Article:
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Bill Thayer

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A Web-enhanced edition of
The Rulers of the South

by F. Marion Crawford

published by The Macmillan Company
London, 1901

Text, maps and black & white illustrationsº are in the public domain.
Any color photos are © William P. Thayer.

A History of Southern Italy
by Francis Marion Crawford

The work presented here, published in 1901, covers Southern Italy and Sicily from prehistoric times thru the rule of Charles V in the mid-sixteenth century.

Though the author viewed his book as "romantic history" (p62) and wrote in a pleasant, light discursive style, it is essentially a military history, and faithfully follows its ancient sources. The title of the book, though, is well chosen: the rulers of the South are the subject matter rather than economic and social history, or art and literature. Yet even in a military and political history it's impossible to ignore these other aspects altogether: there's a good deal of information in this book — all the more inevitably in that, by his own account, the author lived "half a life" in southern Italy, which we would easily divine even had he not told us so. He obviously loves Sicily in particular, especially Palermo, and his book gives us a very good feel for that city and some of the other towns and landmarks of the island.

Technical details on how this site is laid out are given following the Table of Contents.

Volume I


The Earliest Time

The Greeks (in 3 webpages)

The Romans (in 2 webpages)

Volume II


The Goths and the Byzantines

The Saracens

The Normans (in 3 webpages)

In Later Times

The Mafia

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Technical Details

Edition Used, Copyright

The book was published in England and copyright is therefore governed by the laws of the United Kingdom. Francis Marion Crawford died in 1909, and thus the work has been in the public domain since Jan. 1, 1980: details here on the copyright law involved.


Photography was still fairly new when Crawford wrote, and, more to the point no doubt, expensive. The Rulers of the South therefore has few actual photographs, some of which are of excellent quality, others less so; the need to illustrate the book was filled with what appear to be charcoal drawings, some of them in turn clearly based on photographs, others not. In the print copy the effect of these atmospheric images, for a book of its time, is more than adequate; we in the twenty-first century, on the other hand, are spoiled, and will count them a shortcoming.

Still, I couldn't omit them; the unambiguous photographs I've reproduced as faithfully as possible, the drawings I've sepia-toned. I've also moved several of them from where they appear in the print edition, but their original page is given in the sourcecode.


As almost always, I retyped the text by hand rather than scanning it — not only to minimize errors prior to proofreading, but as an opportunity for me to become intimately familiar with the work, an exercise which I heartily recommend: Qui scribit, bis legit. (Well-meaning attempts to get me to scan text, if success­ful, would merely turn me into some kind of machine: gambit declined.)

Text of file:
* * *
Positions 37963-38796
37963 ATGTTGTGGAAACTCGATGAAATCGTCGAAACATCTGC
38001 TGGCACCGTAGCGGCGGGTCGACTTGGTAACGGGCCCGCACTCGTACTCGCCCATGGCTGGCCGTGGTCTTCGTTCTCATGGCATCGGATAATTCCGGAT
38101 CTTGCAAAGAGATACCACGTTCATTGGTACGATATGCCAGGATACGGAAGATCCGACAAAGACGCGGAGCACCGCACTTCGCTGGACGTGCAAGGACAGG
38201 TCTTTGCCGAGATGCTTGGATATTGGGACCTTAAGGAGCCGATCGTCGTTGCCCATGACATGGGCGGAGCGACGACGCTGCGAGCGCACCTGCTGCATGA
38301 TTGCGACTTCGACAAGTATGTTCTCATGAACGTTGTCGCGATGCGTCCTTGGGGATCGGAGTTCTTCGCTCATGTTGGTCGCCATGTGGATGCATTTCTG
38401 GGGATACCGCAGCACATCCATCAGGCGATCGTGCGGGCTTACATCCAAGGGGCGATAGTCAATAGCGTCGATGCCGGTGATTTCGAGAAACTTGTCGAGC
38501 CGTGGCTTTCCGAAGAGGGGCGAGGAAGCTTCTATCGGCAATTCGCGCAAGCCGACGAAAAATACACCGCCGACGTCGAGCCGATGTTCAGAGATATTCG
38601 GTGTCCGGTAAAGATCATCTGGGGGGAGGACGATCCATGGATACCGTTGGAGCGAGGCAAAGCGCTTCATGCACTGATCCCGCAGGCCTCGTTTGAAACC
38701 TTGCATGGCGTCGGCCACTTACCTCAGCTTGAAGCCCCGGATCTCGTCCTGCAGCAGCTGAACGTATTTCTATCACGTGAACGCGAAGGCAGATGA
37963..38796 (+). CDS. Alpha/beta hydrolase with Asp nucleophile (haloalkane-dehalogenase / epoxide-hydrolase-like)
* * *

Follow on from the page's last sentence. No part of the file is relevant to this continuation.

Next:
This transcription has been minutely proofread. In the table of contents above, the sections are shown on blue backgrounds, indicating that I believe the text of them to be completely errorfree. As elsewhere onsite, the header bar at the top of each chapter's webpage will remind you with the same color scheme.

The printed work was exceptionally well proofread. The six errors I found in its nearly eight hundred pages, — and for the most part rather subtle ones, at that — I corrected, of course, marking the correction each time with one of these: º. (Bullets before measurements, though, provide conversions to metric, e.g., 10 miles.) A number of odd spellings, curious turns of phrase, etc. have been marked <!‑‑ sic  in the sourcecode, just to confirm that they were checked. Any over­looked mistakes, please drop me a line, of course: especially if you have a copy of the printed book in front of you.

Pagination and Local Links

For citation and indexing purposes, the pagination is indicated by local links in the sourcecode. In addition, I've inserted a number of other local anchors: whatever links might be required to accommodate the book's own cross-references, as well as a few others for my own purposes. If in turn you have a website and would like to target a link to some specific passage of the book, please let me know: I'll be glad to insert a local anchor there as well.

[image ALT: A hexastyle Doric temple, almost intact, in a scenery of low brush and cactus. It is the temple of Concord at ancient Agrigentum, in Sicily.]

The icon I use to indicate this subsite is the photo of the Temple of Concord at ancient Agrigentum, found in Vol. I, p282.

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Page updated: 21 Apr 08